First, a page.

"Banks are highly competitive over customers," he told S&P Global Market Intelligence. "HSBC is a global bank and it would be a little bit foolish to take its customers for granted. Public opinion counts and some customers may decide they don't want to keep their accounts at the bank anymore after this."

Some HSBC and StanChart customers already seem anxious about the banks' future. Sources with knowledge of the matter speaking to Reuters said each bank had seen a 25% to 30% spike in inquiries from customers in Hong Kong about opening offshore accounts following news of the potential new law, with concerns expressed over the possibility of U.S. sanctions affecting banking operations.

Restructuring

The bank is engaged in its biggest restructuring program to date, launched in February, which includes a $100 billion reduction in risk-weighted assets and could see its U.S. business cut back, further increasing its reliance on Hong Kong.

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Hong Kong has seen widespread public opposition to the proposed new security law.
Source: S&P Global Market Intelligence

Adding to its challenges, retail investors in Hong Kong have threatened to sue the bank over its decision to refrain from paying dividends amid the coronavirus crisis. The Bank of England requested that all major U.K. banks take such a step.

While most of a dozen or so investors contacted by Market Intelligence declined to comment, one HSBC investor, HL Asset Management, said the bank's decision to support China could have far-reaching consequences.

"HSBC faces a dilemma and so far it appears to be seeking to avoid the displeasure of the most powerful actor on the stage, China. We will only know whether that was the best course for the business to steer some time further down the line," Steve Clayton, manager of the HL Select Funds at investment firm Hargreaves Lansdown, told S&P Global Market Intelligence.

HL Asset Management's investment in HSBC represents the combined position of its execution-only stockbroking clients and the firm has no control over these positions. Hargreaves Lansdown's head of investment analysis, Emma Wall, said HSBC's "political acquiescence" carried risks.

Analysts at investment bank Jefferies said in a June 1 note that, although the near-term headline risk regarding Hong Kong is likely to remain negative, they "emerge constructive on the medium-term fundamentals."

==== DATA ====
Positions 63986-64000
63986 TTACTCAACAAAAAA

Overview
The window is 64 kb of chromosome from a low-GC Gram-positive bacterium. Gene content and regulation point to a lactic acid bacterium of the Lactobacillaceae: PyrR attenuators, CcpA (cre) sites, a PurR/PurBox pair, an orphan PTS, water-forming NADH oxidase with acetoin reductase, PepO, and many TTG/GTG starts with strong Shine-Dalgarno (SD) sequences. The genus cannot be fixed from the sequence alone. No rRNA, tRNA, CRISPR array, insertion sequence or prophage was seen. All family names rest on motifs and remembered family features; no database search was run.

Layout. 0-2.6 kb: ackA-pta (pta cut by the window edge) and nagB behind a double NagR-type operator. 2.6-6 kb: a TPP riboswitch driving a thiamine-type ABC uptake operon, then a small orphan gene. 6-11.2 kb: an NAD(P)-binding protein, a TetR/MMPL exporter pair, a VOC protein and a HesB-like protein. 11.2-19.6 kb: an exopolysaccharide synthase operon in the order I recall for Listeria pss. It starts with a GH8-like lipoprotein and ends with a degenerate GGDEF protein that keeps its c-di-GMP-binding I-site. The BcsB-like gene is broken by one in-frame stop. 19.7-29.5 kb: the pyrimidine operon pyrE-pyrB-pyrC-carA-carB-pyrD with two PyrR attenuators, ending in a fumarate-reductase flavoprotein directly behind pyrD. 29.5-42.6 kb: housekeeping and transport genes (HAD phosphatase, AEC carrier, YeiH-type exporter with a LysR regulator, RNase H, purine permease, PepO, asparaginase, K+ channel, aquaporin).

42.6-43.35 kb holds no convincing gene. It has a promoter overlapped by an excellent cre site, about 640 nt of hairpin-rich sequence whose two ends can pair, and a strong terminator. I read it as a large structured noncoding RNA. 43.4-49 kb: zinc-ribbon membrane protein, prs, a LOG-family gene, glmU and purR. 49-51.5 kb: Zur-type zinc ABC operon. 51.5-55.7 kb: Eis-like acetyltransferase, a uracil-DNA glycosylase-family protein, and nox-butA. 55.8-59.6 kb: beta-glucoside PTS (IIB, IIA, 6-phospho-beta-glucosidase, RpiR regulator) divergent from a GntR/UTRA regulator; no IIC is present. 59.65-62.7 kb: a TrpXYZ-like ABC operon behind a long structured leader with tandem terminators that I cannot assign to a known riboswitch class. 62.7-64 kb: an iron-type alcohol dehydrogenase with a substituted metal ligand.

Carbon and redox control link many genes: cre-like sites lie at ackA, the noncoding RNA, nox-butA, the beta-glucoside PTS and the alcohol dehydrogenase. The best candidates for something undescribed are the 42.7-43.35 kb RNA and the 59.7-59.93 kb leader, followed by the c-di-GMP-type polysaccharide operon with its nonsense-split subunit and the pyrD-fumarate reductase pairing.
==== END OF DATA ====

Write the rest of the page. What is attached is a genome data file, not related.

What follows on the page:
It suggested risks associated with Hong Kong for banks were "overdiscounted," saying there has been mounting investment concern around banks with large operations in Hong Kong since at least mid-2019.

Jefferies suggested that the proposed new law could have positive consequences in that it may make mainlanders more likely to return and buy property once the health restrictions as a result of the coronavirus pandemic are removed, "so the present situation may present a longer-term buying opportunity."

Share price volatility

HSBC's share price declined nearly 4% to 370 pence per share May 29 after the bank was directly targeted in a Facebook post by the former chief executive of Hong Kong, Leung Chun-ying, warning it to make its position on the proposed security law clear.

Following this, HSBC's Asia-Pacific CEO Peter Wong signed a petition in support of Beijing's proposal.

"We reiterate that we respect and support laws and regulations that will enable Hong Kong to recover and rebuild the economy and, at the same time, maintain the principle of 'one country two systems,'" the bank said in a post on Chinese social media platform WeChat.

Its share price closed at 382.05 pence per share June 17.

Pirc, a London-based independent shareholder advisory firm, said HSBC risked appearing to apply double standards toward the U.K. and China.

Spokesman Tim Bush told Market Intelligence that, on occasions when HSBC has not liked something in the U.K., such as ring-fencing banks to prevent the British taxpayer guaranteeing global operations of banks, or more recently the Bank of England asking it not to pay a dividend, it has threatened to relocate to Hong Kong, but when there are issues in Hong Kong "it seems to behave differently."